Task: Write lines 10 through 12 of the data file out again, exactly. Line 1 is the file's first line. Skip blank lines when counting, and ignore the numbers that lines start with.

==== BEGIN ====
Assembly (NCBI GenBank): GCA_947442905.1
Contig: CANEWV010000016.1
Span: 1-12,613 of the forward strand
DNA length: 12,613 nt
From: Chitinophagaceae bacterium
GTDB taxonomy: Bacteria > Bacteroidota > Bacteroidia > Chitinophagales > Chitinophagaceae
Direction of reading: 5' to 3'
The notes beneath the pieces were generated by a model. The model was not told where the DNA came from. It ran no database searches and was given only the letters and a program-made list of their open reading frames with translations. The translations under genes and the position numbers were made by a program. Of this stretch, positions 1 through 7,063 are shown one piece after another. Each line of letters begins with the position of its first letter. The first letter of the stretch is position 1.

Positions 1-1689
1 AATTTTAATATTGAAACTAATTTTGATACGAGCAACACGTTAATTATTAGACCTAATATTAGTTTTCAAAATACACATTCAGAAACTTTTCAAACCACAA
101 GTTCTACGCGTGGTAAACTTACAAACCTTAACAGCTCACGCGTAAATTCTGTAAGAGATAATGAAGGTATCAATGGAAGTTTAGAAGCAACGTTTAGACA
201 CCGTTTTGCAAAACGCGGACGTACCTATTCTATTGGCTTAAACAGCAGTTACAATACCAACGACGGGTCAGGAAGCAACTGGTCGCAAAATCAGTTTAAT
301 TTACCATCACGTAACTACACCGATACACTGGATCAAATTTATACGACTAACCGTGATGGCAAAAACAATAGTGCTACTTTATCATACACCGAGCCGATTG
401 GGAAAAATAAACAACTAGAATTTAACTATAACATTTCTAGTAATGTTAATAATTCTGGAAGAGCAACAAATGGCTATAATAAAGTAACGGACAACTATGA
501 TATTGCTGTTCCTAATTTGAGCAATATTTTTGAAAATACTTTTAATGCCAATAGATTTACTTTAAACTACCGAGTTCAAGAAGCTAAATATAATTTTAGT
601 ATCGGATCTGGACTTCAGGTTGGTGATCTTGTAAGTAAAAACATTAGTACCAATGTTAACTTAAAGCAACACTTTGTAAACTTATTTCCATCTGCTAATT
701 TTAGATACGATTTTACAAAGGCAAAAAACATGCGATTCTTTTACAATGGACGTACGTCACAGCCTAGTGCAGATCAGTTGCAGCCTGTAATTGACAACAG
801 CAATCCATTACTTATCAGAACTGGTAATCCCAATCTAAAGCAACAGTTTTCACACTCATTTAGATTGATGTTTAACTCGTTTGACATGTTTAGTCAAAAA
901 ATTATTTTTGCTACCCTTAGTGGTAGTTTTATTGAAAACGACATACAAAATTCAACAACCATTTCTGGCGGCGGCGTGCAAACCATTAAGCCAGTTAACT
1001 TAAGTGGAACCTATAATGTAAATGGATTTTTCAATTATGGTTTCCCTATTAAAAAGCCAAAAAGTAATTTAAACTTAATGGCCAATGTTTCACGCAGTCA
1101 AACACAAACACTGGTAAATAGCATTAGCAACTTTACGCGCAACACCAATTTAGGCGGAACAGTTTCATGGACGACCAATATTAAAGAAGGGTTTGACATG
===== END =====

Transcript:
1 AATTTTAATATTGAAACTAATTTTGATACGAGCAACACGTTAATTATTAGACCTAATATTAGTTTTCAAAATACACATTCAGAAACTTTTCAAACCACAA
101 GTTCTACGCGTGGTAAACTTACAAACCTTAACAGCTCACGCGTAAATTCTGTAAGAGATAATGAAGGTATCAATGGAAGTTTAGAAGCAACGTTTAGACA
201 CCGTTTTGCAAAACGCGGACGTACCTATTCTATTGGCTTAAACAGCAGTTACAATACCAACGACGGGTCAGGAAGCAACTGGTCGCAAAATCAGTTTAAT